Nanodroplet-Mediated Low-Energy Mechanical Ultrasound Surgery

Bar Glickstein, Mika Levron, Sarah Shitrit, Ramona Aronovich, Yi Feng, Tali Ilovitsh

Research output: Contribution to journalArticlepeer-review

9 Scopus citations


Mechanical ultrasound surgery methods use short, high-intensity pulses to fractionate tissues. This study reports the development of a two-step technology for low-energy mechanical ultrasound surgery of tissues using nanodroplets to reduce the pressure threshold. Step 1 consists of vaporizing the nanodroplets into gaseous microbubbles via megahertz ultrasound excitation. Then, low-frequency ultrasound is applied to the microbubbles, which turns them into therapeutic warheads that trigger potent mechanical effects in the surrounding tissue. The use of nanoscale nanodroplets coupled with low-frequency ultrasound reduces the pressure threshold required for mechanical ultrasound surgery by an order of magnitude. In addition, their average diameter of 300 nm can overcome challenges associated with the size of microbubbles. Optimization experiments were performed to determine the ultrasound parameters for nanodroplet vaporization and the subsequent microbubble implosion processes. Optimal vaporization was obtained when transmitting a 2-cycle excitation pulse at a center frequency of 5 MHz and a peak negative pressure of 4.1 MPa (mechanical index = 1.8). Low-frequency insonation of the generated microbubbles at a center frequency of 850, 250 or 80 kHz caused enhanced contrast reduction at a center frequency of 80 kHz, compared with the other frequencies, while operating at the same mechanical index of 0.9. Nanodroplet-mediated insonation of ex vivo chicken liver samples generated mechanical damage. Low-frequency treatment at a mechanical index of 0.9 and a center frequency of 80 kHz induced the largest lesion area (average of 0.59 mm2) compared with 250- and 850-kHz treatments with the same mechanical index (average lesions areas of 0.29 and 0.19 mm2, respectively, p < 0.001). The two-step approach makes it possible to conduct both the vaporization and implosion stages at mechanical indices below 1.9, thus avoiding undesired mechanical damage. The findings indicate that coupled with low-frequency ultrasound, nanodroplets can be used for low-energy mechanical ultrasound surgery.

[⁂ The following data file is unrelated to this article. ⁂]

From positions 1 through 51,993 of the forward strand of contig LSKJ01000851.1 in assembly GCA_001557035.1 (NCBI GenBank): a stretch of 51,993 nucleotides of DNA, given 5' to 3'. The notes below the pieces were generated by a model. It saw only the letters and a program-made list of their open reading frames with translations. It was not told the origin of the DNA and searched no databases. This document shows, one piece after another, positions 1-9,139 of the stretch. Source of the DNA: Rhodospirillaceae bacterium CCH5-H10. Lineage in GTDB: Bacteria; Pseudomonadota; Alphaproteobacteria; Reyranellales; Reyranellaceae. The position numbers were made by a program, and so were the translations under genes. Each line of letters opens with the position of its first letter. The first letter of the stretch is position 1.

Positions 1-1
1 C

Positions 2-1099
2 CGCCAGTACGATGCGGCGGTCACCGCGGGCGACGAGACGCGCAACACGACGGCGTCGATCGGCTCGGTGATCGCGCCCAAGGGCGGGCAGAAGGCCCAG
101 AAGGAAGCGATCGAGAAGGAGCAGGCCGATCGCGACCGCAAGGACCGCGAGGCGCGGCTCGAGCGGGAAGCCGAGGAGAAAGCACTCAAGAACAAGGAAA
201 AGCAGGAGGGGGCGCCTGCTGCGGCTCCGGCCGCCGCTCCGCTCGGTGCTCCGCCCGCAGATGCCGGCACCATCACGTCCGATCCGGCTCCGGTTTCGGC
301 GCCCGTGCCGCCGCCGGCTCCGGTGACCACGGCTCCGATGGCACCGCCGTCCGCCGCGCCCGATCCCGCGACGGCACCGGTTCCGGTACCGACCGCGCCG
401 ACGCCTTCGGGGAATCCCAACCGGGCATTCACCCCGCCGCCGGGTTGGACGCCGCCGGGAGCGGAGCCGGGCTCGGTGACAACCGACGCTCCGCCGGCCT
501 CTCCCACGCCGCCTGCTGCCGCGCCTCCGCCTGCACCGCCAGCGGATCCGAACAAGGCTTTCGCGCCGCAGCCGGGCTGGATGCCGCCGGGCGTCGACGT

Original languageEnglish
Pages (from-to)1229-1239
Number of pages11
JournalUltrasound in Medicine and Biology
Issue number7
StatePublished - Jul 2022
Externally publishedYes

Bibliographical note

Publisher Copyright:
© 2022 World Federation for Ultrasound in Medicine & Biology


  • Focused ultrasound
  • Histotripsy
  • Low-frequency insonation
  • Mechanical ablation
  • Nanodroplets


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